Eggs are a complete food, safely packaged and arguably more accessible in resource-poor populations than other complementary foods, specifically fortified foods. Despite these features, few trials in young children have examined the impacts of eggs on child growth and development. In a review of the evidence, our group found no comparable intervention study in young children from resource-poor populations in which growth was a measured outcome.5 One Australian study examined the effects of n-3 fatty acid–enriched egg yolks during the complementary feeding period, compared with regular eggs and a control group, on biomarker outcomes.20 Investigators showed an increase in erythrocyte docosahexaenoic acid concentrations in the n-3–enriched egg intervention compared with the other groups and an increase in plasma iron and transferrin saturation in both egg groups when compared with the control group.20 Other studies have indirectly tested the nutritional effects of eggs that are promoted through education and social marketing programs and small livestock production.21,24 Observational studies have linked eggs to child growth, including a recent large-scale study in India, which showed that lower egg consumption among children 0 to 23 months doubled the odds of stunting.25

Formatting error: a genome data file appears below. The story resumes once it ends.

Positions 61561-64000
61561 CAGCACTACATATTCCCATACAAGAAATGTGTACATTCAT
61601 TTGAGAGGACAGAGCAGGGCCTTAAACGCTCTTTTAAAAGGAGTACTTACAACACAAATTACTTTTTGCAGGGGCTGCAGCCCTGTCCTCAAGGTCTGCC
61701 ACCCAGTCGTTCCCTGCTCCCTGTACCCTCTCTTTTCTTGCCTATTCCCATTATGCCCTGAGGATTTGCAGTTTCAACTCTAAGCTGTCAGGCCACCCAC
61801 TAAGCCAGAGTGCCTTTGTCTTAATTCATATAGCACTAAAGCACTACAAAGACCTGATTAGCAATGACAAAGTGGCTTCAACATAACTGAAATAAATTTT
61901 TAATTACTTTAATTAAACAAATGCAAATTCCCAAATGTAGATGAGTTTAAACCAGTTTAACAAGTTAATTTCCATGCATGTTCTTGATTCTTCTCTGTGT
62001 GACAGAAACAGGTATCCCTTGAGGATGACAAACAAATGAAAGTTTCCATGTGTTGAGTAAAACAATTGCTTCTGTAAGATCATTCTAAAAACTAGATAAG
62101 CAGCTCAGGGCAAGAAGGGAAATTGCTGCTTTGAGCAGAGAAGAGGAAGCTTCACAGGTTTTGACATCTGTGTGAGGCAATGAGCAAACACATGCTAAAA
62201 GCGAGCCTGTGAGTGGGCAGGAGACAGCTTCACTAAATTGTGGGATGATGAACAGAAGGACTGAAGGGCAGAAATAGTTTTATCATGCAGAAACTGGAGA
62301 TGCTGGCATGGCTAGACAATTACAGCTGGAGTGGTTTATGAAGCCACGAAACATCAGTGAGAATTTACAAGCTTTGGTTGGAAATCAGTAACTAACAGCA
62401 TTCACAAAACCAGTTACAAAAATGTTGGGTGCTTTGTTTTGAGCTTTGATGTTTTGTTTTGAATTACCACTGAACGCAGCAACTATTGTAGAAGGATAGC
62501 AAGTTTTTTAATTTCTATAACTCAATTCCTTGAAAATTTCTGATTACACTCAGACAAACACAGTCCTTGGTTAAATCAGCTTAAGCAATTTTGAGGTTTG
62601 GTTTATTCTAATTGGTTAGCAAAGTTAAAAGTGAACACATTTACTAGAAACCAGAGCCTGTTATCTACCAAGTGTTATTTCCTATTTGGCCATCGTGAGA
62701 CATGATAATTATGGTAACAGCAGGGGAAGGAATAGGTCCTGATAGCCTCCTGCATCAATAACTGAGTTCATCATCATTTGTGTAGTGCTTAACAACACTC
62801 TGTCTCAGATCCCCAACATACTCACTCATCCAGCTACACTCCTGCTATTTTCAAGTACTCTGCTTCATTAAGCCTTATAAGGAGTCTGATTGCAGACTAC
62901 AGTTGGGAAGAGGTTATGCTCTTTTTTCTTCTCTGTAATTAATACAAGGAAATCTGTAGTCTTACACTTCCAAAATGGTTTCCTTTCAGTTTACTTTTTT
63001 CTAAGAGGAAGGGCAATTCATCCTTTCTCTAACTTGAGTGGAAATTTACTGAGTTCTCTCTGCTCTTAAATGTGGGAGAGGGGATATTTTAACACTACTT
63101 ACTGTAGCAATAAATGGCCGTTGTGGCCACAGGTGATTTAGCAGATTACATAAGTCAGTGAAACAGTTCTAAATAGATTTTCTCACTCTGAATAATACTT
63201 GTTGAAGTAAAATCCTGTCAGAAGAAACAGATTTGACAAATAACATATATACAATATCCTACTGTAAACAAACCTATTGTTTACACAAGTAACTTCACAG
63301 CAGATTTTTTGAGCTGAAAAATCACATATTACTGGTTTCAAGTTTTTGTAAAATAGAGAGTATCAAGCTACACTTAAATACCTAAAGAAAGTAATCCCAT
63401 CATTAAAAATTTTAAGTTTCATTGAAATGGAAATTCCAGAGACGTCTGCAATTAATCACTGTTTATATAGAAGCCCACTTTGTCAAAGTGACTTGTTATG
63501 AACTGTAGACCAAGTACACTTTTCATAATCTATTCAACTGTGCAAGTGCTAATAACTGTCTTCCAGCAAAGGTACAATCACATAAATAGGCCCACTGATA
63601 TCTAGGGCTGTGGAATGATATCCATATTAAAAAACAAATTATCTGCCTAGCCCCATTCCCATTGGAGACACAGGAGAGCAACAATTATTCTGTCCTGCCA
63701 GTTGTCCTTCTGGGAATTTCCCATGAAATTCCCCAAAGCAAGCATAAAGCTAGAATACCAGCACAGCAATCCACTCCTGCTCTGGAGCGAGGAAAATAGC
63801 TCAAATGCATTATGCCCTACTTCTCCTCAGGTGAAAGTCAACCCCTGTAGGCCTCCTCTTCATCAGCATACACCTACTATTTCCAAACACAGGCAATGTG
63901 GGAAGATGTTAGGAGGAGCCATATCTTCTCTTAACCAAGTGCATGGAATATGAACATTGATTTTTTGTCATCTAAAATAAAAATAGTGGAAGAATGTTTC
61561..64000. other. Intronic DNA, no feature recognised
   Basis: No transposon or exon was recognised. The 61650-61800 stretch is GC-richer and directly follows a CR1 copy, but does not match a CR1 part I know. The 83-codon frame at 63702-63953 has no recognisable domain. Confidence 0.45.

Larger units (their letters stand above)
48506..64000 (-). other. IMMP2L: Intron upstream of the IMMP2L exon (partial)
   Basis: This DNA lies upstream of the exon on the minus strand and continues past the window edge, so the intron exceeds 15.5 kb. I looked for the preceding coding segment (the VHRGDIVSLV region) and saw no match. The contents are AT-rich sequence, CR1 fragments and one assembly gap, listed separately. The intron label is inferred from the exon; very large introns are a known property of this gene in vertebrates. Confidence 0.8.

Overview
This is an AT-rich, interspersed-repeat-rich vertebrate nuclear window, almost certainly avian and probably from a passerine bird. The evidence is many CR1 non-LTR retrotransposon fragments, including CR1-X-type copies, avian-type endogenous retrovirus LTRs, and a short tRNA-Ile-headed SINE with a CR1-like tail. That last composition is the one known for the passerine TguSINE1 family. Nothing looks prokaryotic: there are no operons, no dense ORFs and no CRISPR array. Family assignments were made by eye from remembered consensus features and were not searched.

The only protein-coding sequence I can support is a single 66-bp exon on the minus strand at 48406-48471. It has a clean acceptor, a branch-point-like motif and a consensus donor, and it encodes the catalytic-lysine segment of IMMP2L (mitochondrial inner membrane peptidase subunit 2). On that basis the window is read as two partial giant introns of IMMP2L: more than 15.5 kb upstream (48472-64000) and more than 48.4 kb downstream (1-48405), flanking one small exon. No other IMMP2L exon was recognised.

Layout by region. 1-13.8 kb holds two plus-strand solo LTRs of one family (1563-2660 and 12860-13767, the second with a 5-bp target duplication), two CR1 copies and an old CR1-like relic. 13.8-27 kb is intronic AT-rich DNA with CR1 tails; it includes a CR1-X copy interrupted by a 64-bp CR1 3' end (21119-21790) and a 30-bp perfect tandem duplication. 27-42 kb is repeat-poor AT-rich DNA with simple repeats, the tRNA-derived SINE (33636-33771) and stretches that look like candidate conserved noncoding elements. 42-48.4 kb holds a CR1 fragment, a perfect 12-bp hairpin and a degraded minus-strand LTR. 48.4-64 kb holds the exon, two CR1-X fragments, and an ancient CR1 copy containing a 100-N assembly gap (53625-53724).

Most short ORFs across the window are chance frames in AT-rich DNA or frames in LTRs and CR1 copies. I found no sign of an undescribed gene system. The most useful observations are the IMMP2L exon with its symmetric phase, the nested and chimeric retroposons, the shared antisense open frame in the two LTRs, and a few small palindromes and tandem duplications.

We hypothesized that eggs, as a high-quality food introduced early during the complementary feeding period, would have positive impacts on child growth in this population with marginal diets. Both egg yolk and egg whites contain constituents that might separately be linked to growth, although it was likely it was the combination of egg yolk and egg whites that produced the effect observed. Compared with other foods, eggs contain high concentrations of choline, a nutrient previously found to promote growth in animal models primarily.26 The assemblage of amino acids in eggs has long been recognized for its quality and even applied to evaluate protein content in other foods.27 Proteins are necessary for muscle tissue accretion, but may also improve absorption kinetics for minerals and other essential nutrients.28 Finally, other bioactive compounds may have contributed to the large effect size, such as insulin-like growth factor 1.29 The preparation methods may have also influenced the availability of energy and nutrients. In our qualitative research (W.F.W., C.A.G.R., C.K., C.K.L., C.P.S., L.L.I., unpublished observations) we showed that mothers and other caregivers primarily offered the children soft- or hard-boiled eggs, though other cooking methods were also used, including frying the eggs with oil, preparing them as an omelet (with beets, broccoli, carrots, chard, or turnips), or adding raw eggs to soup or drinks. The limited variability in preparation, also demonstrated in the quantitative frequency of egg intake by preparation method, may explain why this variable was not found to mediate growth outcomes.